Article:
As the Valley Cities Jewish Community Center slips into a coma and the health of other JCCs declines, the Silverlake Independent Jewish Community Center not only has survived but thrived. That makes it all the more strange the center is in danger of shutting down.
Nearly two years after breaking away from the Jewish Community Centers of Greater Los Angeles (JCCGLA) and being given up for dead by many, Silverlake has a waiting list for its nursery school and has added ballet, flamenco dancing and other popular new classes.
Unlike other area JCCs, Silverlake turns a slight profit, despite receiving no subsidies from The Jewish Federation of Greater Los Angeles. By contrast, The Federation allocated $1.3 million last year to the West Valley JCC, which is located on the Milken campus it owns.
Sparked by a combination of innovative programming, a committed board and an influx of young Jewish entertainment industry professionals into the area, Silverlake's success would seem to make it a prime candidate for Federation dollars and JCCGLA support. However, JCCGLA, the property's owner, wants to sell the center to pay off a portion of its outstanding $2.2 million debt to The Federation.
The association recently rejected a $1.8 million bid from Silverlake supporters and last month put the JCC up for sale. The agency, which showed the property to a prospective buyer Tuesday, said it has already received an offer, although JCCGLA officials did not disclose the amount.
"How [JCCGLA] could have a stated mission to foster centers, Jewish life and Jewish culture in greater Los Angeles and take the actions they're taking is incomprehensible to me," said Jackie Sloan, a Silverlake member whose parents made the $1.8 million offer on the facility in December.
In an interview Tuesday, JCCGLA board member Richard Rosett said he is a strong proponent of the centers and wants all of them, including Silverlake, to survive. He said he was prepared to recommend to the JCCGLA board that it sell to the Sloans and other Silverlake supporters the JCC for $2.1 million, well below the property's $2.6 million market value.
JCCGLA President Randy Myer said she hoped to work with Silverlake supporters to come to a satisfactory resolution without hostility. She added that JCCGLA offered The Federation title to the Silverlake property last April in exchange for wiping out all debts. Myer said the Jewish philanthropy group rejected the offer.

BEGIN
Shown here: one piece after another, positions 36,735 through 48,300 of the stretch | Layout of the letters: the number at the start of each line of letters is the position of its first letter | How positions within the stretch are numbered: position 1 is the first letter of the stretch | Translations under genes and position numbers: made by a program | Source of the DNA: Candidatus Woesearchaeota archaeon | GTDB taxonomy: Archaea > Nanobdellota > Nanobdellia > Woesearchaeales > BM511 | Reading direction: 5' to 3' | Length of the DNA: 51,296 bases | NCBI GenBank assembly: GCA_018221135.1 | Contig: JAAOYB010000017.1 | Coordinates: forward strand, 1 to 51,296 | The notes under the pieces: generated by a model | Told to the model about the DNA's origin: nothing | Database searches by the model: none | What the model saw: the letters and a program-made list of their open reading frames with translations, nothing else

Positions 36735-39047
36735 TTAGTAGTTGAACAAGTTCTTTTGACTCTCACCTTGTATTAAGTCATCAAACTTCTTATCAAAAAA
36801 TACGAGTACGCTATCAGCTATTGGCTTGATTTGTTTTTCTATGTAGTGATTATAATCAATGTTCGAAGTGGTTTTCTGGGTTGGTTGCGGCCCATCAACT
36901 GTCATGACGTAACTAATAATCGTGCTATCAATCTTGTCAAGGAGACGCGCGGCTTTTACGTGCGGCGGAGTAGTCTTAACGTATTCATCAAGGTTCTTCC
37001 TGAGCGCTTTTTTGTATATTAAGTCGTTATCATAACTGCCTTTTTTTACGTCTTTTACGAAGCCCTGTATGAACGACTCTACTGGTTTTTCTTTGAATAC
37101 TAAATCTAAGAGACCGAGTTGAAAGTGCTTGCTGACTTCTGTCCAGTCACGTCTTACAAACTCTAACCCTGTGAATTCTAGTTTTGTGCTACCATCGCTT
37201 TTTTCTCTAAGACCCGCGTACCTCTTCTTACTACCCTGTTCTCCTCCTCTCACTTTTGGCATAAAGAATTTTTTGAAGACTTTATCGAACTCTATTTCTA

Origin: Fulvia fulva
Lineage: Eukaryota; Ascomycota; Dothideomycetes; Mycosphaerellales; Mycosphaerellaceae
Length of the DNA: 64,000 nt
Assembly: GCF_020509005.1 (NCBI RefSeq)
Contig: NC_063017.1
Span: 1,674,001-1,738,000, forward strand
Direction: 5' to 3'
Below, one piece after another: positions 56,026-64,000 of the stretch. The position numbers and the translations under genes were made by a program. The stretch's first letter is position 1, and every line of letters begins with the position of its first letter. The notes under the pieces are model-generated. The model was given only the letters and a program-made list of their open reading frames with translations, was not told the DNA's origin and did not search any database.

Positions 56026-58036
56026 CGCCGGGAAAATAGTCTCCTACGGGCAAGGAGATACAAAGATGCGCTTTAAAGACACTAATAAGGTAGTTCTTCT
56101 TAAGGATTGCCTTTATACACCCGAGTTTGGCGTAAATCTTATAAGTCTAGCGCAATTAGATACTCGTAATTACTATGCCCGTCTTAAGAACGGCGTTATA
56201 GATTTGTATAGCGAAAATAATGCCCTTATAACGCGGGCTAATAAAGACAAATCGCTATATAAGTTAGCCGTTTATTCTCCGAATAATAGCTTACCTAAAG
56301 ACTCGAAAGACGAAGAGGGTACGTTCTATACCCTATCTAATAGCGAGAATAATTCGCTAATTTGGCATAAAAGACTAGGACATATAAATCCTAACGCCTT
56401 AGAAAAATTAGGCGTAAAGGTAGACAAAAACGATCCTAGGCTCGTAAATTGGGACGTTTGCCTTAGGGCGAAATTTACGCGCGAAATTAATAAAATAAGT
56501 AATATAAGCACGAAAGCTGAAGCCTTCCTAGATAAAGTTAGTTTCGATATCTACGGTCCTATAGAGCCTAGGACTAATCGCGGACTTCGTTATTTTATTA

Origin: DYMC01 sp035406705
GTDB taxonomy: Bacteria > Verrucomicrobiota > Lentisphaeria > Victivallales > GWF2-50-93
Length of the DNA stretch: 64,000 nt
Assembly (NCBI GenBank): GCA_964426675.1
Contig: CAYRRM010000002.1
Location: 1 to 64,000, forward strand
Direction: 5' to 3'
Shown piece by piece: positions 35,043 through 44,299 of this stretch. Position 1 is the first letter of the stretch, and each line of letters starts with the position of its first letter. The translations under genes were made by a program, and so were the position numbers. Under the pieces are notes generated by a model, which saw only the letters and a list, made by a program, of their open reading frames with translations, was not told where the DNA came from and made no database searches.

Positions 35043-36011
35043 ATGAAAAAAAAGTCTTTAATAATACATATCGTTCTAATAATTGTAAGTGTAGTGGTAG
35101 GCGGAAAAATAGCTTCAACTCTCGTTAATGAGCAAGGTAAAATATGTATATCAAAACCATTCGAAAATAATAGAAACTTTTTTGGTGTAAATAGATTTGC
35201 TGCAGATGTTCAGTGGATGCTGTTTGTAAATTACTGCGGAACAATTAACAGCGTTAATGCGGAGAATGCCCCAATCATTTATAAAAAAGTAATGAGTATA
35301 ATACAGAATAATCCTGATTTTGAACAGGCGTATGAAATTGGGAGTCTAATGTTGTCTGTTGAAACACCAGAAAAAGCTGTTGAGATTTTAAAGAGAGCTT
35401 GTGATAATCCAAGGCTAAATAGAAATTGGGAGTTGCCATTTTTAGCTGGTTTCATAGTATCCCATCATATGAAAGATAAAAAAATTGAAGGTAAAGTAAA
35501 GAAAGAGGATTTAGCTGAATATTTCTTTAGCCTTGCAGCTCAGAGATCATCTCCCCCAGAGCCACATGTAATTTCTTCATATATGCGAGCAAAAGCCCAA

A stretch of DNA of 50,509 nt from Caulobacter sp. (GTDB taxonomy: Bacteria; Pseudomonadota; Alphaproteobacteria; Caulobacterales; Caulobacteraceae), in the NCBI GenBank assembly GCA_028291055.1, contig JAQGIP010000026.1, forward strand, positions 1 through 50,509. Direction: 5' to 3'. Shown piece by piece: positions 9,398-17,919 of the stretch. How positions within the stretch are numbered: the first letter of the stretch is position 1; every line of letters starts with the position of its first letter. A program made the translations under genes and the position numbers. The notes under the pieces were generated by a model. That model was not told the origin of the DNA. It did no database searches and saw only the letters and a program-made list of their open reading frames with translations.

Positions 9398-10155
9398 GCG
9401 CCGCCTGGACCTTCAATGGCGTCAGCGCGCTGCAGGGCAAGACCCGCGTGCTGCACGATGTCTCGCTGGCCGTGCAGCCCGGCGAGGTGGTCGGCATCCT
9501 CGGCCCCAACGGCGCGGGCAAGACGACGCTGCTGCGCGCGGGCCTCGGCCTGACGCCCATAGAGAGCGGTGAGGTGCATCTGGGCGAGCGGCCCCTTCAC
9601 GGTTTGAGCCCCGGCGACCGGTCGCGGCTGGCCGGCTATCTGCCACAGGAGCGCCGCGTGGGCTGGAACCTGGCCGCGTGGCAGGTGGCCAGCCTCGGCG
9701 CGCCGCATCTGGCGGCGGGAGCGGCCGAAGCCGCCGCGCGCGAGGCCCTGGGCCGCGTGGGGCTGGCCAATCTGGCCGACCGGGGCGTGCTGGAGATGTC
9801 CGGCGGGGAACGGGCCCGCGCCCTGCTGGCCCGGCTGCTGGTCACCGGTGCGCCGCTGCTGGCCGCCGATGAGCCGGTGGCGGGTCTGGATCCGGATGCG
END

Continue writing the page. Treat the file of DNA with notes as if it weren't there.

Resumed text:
Silverlake executives' frustration toward JCCGLA is matched only by their exasperation with The Federation, Silverlake President Janie Schulman said. The Federation, if so inclined, could forgive JCCGLA's debt so Silverlake could continue operating; it could purchase the property from JCCGLA and deed it over to center supporters, or The Federation could loan or give Silverlake supporters the money to buy the JCC outright, she added.
Federation President John Fishel said he is willing to sit down with Silverlake and JCCGLA officials to discuss center-related issues. He said he thought Silverlake supporters, although dedicated and well-meaning, might want to look at the bigger picture.
"They believe the issue is the building, which I think is a good venue for them now," Fishel said. "But I think the question is what options exist for them for early childhood education and other programs if that building were no longer available."
Schulman said The Federation might want to reconsider its priorities. "If it has the resources to support Jewish programs in Cuba, Argentina and other far-flung corners of the world, ought it not find the resources to support our local program?" she asked. "Charity, after all, begins at home."
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